The Return of Clive Barker, Horror Icon

For most of us old codgers, the 1980’s were a vibrant part of the Era of Stephen King… Then – as now – he absolutely ruled the genre. But there was another writer – one frequently considered King’s “heir apparent” and who King himself once called the future of Horror – who in the midst of everything, in the heat of battle and a growing publishing crises – vanished from the genre, only to surface in Dark Fantasy. Horror had let one of its best authors slip through its fingers.

That author was Clive Barker.

Our Lost Icon

Most Horror fans know the name from the Books of Blood and Hellraiser films (and once seen who could ever completely forget Pinhead?) … But Barker is also the author of The Damnation Game, The Hellbound Heart, The Great and Secret Show, Weaveworld, Cabal, Imajica and Abarat, Lost Souls, Nightbreed, Cold Heart Canyon, Galilee, Sacrament, Everville, The Thief of Always and Mister B. Gone to name just the better-known of his novelsHe is an established artist and playwright, a poet and graphic artist-and-novelist.  Barker is from that deep pool which stews Literary greats and genre-founding writers. All that, in one writer and he started in our genre.

(Those interested in taking a closer look, information and interviews can be found at

The thing is, despite any wayward Literary Critics’ comments or peripheral personal or economic pushes and shoves, the one duty a writer has to him- or herself is to keep pushing the boundaries, to challenge oneself and seek out deeper and deeper questions that seed amazing stories. That exploratory expedition did indeed take Barker away from Horror and more deeply into Dark Fantasy, but dark elements in his creations have kept him mercifully on the fringes of Horror long enough for the occasional novel, story, poem, or artwork to grace our fanbase with amazing works.  We are about to be treated again…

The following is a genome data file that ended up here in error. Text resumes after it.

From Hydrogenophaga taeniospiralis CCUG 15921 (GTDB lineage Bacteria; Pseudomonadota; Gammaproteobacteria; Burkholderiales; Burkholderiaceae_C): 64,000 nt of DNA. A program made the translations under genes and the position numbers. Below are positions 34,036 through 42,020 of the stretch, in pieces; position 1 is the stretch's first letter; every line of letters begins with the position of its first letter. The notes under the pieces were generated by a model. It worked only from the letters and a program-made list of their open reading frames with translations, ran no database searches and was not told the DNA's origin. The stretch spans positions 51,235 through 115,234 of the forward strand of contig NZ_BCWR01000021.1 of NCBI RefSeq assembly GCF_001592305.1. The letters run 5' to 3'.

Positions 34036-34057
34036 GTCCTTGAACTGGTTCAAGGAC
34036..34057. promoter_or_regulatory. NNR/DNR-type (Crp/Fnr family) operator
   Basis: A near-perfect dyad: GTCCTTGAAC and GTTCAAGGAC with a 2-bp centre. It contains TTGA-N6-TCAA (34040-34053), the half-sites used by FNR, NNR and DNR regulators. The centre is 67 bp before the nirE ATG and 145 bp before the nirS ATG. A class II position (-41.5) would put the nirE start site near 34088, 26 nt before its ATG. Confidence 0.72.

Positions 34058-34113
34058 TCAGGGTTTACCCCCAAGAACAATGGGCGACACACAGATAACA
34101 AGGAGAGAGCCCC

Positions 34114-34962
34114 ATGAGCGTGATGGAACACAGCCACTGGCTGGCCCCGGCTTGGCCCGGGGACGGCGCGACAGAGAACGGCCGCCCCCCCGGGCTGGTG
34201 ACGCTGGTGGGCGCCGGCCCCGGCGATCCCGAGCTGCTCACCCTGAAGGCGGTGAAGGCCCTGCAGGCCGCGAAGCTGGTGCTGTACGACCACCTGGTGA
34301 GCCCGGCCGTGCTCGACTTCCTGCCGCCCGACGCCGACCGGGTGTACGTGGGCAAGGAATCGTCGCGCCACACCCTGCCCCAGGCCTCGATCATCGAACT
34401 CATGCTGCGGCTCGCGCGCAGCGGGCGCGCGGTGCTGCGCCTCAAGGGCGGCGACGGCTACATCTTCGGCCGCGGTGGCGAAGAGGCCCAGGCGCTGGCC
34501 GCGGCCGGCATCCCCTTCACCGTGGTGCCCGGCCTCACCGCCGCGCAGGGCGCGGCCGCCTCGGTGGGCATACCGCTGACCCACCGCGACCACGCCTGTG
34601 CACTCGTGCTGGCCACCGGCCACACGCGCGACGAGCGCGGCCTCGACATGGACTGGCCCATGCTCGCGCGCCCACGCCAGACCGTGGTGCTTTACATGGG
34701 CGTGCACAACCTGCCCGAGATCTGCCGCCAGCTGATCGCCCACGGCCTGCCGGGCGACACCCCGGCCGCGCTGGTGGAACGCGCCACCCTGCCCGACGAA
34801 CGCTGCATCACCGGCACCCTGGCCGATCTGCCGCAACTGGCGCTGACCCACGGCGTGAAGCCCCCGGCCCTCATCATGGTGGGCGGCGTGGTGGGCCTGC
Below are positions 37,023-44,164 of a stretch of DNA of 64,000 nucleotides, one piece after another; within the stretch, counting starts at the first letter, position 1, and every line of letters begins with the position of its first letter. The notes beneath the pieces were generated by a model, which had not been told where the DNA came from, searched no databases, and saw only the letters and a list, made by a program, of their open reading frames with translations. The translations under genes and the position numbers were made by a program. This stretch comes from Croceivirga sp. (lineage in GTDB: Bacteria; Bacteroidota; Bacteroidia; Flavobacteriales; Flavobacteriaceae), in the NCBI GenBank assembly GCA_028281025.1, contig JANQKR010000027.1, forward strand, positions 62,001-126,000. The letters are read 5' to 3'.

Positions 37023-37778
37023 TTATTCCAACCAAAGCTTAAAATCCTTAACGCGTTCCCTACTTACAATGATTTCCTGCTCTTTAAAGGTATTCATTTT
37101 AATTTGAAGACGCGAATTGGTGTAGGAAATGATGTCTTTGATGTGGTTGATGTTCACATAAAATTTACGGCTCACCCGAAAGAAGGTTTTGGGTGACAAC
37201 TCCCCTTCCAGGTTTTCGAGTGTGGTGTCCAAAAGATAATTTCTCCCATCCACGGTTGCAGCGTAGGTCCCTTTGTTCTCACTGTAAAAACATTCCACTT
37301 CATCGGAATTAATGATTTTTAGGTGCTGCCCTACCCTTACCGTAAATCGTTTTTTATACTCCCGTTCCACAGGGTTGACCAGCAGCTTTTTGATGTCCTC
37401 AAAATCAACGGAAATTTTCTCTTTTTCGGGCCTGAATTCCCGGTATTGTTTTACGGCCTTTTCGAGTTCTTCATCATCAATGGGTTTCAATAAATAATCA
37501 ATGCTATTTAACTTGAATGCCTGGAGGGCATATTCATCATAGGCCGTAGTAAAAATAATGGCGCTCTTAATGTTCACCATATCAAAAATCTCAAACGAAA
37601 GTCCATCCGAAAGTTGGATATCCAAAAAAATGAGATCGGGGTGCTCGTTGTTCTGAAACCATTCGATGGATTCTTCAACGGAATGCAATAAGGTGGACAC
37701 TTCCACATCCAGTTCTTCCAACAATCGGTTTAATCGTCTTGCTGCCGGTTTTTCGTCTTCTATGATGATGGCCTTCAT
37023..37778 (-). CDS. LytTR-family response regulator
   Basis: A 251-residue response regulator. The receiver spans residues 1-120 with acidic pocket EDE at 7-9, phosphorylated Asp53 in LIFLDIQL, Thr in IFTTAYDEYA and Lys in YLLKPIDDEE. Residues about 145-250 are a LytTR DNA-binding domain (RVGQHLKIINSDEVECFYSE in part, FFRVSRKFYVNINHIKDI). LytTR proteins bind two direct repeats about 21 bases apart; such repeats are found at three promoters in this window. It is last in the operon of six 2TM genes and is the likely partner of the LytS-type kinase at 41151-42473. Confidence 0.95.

On May 19th of this year, St. Martin’s Press will bless us with The Scarlet Gospels…a book with the sales pitch of “Welcome back to the road to Hell…” the final chapter in the Hellraiser mythos.

Nonfans have no idea how long this has been anticipated…

For those of the younger persuasion who are just starting their adventures into old Horror classics and canon-worthy authors, this is your chance to experience one of Horror’s greats. Because if there is one truth here to be noted, it is this: you are not an expert on the Horror genre without reading Clive Barker.

For writers of the genre he should be required reading…not because adoration is automatic – many are not particularly fond of his tendency toward the sexual and the graphic, of his animosity toward religion – but because his stories are deeper than that. His prose is lush and loaded. I am fairly certain that Critics who found fault were likely trapped in some old expectations with a handful of old Theories. And perhaps that older generation feels offended by a gratuitous use of profanity when earlier, established Literary writers managed to refrain from such indulgences.

One could spend considerable time arguing the necessity or the salaciousness of such word choices; one could criticize an editorial choice or leniency. But one should also spend less time preening ones credentials and more time dissecting both parts and the whole before bolting for shelves of Jane Austen or Charles Dickens… Until we can professionally and emotionally separate ourselves from the feelings of disgust Barker so clearly intentionally meant to inflict, who is to say how Literary he may in fact be?